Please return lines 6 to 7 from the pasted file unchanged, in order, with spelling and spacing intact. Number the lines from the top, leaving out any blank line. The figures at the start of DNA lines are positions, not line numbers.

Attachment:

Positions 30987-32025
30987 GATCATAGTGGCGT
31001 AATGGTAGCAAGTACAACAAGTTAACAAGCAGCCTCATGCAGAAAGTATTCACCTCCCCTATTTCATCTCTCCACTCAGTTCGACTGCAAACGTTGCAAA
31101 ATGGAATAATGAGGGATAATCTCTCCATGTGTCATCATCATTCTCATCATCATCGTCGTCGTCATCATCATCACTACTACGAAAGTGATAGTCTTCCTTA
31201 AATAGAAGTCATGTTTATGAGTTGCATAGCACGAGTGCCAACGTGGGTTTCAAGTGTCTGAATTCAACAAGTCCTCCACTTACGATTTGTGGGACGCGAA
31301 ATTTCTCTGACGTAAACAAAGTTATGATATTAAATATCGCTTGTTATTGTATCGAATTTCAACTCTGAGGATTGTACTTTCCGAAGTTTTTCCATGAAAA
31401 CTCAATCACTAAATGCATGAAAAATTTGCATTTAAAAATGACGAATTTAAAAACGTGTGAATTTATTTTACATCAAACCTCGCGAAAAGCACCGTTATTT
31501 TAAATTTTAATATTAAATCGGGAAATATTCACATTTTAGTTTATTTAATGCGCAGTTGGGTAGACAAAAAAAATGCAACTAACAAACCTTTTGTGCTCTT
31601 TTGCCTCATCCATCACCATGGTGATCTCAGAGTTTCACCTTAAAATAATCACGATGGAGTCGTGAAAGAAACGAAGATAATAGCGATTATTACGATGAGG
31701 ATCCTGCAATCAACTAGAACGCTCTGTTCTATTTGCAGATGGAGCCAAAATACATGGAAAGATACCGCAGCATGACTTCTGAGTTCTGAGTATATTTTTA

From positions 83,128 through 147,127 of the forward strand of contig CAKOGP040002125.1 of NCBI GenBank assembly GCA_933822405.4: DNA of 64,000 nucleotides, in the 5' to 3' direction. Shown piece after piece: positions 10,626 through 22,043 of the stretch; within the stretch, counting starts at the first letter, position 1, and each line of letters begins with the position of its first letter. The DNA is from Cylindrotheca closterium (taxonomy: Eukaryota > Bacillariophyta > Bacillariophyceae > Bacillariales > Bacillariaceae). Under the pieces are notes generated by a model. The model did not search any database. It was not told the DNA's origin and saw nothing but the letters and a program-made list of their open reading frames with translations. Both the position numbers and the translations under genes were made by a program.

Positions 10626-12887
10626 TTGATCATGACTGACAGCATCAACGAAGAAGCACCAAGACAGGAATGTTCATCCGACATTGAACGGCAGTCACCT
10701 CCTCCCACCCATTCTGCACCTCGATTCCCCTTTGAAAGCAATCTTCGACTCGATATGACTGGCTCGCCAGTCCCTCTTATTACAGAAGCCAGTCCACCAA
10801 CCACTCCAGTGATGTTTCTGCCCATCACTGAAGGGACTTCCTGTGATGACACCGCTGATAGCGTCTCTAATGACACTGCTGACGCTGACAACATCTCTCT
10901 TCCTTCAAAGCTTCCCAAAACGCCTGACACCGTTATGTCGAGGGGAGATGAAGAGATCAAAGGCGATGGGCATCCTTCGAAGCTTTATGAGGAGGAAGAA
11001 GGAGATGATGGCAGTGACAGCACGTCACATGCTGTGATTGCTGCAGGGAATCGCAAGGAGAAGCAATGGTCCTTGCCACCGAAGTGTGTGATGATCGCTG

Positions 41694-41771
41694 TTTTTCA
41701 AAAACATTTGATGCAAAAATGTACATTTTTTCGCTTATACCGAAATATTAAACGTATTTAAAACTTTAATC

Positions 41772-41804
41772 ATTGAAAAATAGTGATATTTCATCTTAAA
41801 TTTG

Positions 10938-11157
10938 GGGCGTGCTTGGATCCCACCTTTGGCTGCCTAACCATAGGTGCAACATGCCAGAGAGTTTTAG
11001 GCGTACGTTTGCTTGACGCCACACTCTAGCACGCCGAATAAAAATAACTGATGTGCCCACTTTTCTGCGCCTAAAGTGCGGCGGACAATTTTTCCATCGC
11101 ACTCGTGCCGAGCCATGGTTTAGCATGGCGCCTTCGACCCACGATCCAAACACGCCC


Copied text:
31301 ATTTCTCTGACGTAAACAAAGTTATGATATTAAATATCGCTTGTTATTGTATCGAATTTCAACTCTGAGGATTGTACTTTCCGAAGTTTTTCCATGAAAA
31401 CTCAATCACTAAATGCATGAAAAATTTGCATTTAAAAATGACGAATTTAAAAACGTGTGAATTTATTTTACATCAAACCTCGCGAAAAGCACCGTTATTT